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A Candid Take On The Evolving Immigrant Experience

In his wide-ranging, expertly curated anthology, Becoming Americans, Ilan Stavans collects four centuries of immigrants' stories, laying the works of comparative newcomers like Eva Hoffman, Felipe Alfau and Gary Shteyngart alongside the writing of early settlers, from religious dissidents fleeing persecution to slaves like Phillis Wheatley and Ayuba Suleiman Diallo, who were kidnapped and delivered to the New World unwillingly.

The narrator of Chang-Rae Lee's novel Native Speaker observes that, for someone who wants to take advantage of immigrants, "The most important thing was that they hadn't been in America too long." This axiom is borne out in "Journey to Pennsylvania," Gottlieb Mittelberger's 1674 expose of the travails of German immigrants who traveled to America on credit and were sold into indentured servitude. Their story becomes all the more powerful when laid aside accounts of later brutalities.

A harrowing passage from Edwidge Danticat's memoir Brother, I'm Dying recounts with relentless, heartbreaking candor the story of her 81-year-old uncle's death in Homeland Security custody five years ago. Although Joseph Dantica had a valid visa — one with which he had entered the country from Haiti many times before — he applied for asylum on arrival in South Florida, whereupon his medications were confiscated, he was quizzed suspiciously, and, despite suffering from throat cancer and being able to speak only through a voice box, he was locked up in Miami's notorious Krome detention center. So shocking is the account of his neglect, mistreatment and decline that it would be implausible in dystopian fiction; even as Dantica vomited through his tracheotomy hole before falling unconscious at an asylum hearing, the government's medic insisted he was faking.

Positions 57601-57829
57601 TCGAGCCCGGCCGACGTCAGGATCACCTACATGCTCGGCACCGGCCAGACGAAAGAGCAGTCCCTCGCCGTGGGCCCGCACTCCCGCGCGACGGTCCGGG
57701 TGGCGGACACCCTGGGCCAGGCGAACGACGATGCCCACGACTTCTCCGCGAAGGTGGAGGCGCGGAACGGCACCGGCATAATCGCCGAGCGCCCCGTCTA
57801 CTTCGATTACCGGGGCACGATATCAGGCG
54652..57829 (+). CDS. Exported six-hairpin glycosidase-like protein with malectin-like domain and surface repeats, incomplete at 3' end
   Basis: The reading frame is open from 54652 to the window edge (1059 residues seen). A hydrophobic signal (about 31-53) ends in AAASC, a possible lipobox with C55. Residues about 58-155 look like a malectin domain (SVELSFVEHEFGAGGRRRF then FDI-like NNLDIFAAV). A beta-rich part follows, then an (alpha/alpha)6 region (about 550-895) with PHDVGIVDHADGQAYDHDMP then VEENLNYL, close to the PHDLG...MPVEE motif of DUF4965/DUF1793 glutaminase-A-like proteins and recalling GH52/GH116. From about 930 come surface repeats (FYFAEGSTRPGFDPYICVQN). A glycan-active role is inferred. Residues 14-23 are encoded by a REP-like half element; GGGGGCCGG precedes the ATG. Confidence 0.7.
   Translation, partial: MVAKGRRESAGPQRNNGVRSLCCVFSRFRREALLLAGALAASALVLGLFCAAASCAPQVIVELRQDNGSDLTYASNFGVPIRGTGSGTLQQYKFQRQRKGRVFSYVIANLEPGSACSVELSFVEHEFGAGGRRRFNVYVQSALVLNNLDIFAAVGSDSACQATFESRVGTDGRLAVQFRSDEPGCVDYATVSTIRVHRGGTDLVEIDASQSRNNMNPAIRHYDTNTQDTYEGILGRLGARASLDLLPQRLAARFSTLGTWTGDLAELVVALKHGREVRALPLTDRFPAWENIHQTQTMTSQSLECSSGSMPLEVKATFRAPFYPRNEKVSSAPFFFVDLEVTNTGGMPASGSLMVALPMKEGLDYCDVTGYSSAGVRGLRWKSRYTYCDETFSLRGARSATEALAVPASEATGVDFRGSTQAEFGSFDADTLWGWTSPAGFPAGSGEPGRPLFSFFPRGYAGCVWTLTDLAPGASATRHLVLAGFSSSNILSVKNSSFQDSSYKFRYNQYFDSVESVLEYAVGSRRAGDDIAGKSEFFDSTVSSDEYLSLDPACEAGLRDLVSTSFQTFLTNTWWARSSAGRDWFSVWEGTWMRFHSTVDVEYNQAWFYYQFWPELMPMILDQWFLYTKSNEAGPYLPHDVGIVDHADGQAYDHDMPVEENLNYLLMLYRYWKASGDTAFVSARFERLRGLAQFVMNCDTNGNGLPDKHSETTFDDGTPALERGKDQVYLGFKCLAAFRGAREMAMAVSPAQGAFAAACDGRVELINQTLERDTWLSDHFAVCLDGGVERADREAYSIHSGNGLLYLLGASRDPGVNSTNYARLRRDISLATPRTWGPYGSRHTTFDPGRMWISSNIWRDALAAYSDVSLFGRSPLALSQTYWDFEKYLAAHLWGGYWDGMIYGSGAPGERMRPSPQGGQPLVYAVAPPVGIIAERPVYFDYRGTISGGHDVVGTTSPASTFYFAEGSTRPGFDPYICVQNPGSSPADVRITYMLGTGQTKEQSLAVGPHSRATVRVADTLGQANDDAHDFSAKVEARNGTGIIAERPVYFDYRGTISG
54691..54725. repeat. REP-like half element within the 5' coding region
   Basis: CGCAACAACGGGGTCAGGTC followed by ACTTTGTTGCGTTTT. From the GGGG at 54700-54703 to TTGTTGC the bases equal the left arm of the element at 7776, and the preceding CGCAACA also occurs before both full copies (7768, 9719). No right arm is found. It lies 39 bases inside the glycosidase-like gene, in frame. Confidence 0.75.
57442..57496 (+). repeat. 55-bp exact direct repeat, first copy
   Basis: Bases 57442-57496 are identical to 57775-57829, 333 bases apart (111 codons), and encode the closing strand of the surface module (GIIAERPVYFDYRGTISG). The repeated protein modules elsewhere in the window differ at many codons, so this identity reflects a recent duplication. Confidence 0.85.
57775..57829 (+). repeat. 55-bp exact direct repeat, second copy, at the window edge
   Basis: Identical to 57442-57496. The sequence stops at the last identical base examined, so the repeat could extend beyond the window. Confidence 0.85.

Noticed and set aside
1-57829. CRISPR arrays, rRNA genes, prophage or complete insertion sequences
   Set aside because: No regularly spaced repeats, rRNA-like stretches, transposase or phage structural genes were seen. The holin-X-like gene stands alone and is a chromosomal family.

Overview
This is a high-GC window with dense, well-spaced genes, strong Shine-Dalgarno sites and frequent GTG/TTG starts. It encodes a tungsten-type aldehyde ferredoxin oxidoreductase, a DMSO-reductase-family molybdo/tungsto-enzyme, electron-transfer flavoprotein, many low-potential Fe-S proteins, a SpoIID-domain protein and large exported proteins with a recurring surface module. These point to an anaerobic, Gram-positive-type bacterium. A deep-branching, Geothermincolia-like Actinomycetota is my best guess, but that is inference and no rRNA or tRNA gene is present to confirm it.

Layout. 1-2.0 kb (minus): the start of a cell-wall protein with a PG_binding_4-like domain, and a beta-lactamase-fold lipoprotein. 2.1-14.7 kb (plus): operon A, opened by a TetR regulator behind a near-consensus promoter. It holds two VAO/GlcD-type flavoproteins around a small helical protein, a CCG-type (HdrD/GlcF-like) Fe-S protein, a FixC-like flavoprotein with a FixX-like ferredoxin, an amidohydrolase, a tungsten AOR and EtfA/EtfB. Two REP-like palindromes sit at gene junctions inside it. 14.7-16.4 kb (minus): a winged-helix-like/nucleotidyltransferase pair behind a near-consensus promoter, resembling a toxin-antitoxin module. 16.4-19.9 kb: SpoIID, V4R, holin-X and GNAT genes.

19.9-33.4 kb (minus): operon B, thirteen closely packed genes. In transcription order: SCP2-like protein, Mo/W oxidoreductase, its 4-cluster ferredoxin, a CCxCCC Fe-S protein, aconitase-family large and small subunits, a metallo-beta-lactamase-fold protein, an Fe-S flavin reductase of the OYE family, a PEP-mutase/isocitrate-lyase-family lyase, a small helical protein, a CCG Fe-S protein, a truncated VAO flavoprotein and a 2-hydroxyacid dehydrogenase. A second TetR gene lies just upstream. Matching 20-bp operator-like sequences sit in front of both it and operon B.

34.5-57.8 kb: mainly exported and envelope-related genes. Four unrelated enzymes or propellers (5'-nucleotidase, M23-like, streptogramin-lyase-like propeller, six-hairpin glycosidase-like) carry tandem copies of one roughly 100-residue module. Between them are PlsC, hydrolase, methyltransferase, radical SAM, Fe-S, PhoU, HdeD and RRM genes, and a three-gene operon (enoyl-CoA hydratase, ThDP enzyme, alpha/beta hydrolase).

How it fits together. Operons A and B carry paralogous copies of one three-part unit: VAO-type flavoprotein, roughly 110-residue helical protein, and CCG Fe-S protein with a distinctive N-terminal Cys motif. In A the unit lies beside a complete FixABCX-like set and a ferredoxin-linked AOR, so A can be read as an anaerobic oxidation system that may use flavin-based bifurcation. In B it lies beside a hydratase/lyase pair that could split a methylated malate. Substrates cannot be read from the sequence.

Yet Becoming Americans is not merely a chronicle of hardship and injustice. Stavans' anthology goes a long way toward contemplating the breadth of the American immigrant experience. For every tragic story collected here, there is one of joyful liberation or of perplexed amazement or, more commonly, of excitement followed by a long, slow adjustment tinged with hope, fear and regret.

Eventually, as happens in "Fiesta 1980," taken from Junot Diaz's Drown, you've been in the States long enough that when your aunt arrives from the old country, you throw her a welcome party.

Copyright 2023 NPR. To see more, visit https://www.npr.org.

Maud Newton is a writer, editor and . Her reviews and essays have appeared in The New York Times Book Review, The Boston Globe, The Washington Post, The Los Angeles Times, The American Prospect, Newsday and other publications. She is a recipient of the City College of New York's Irwin and Alice Stark Short Fiction Award.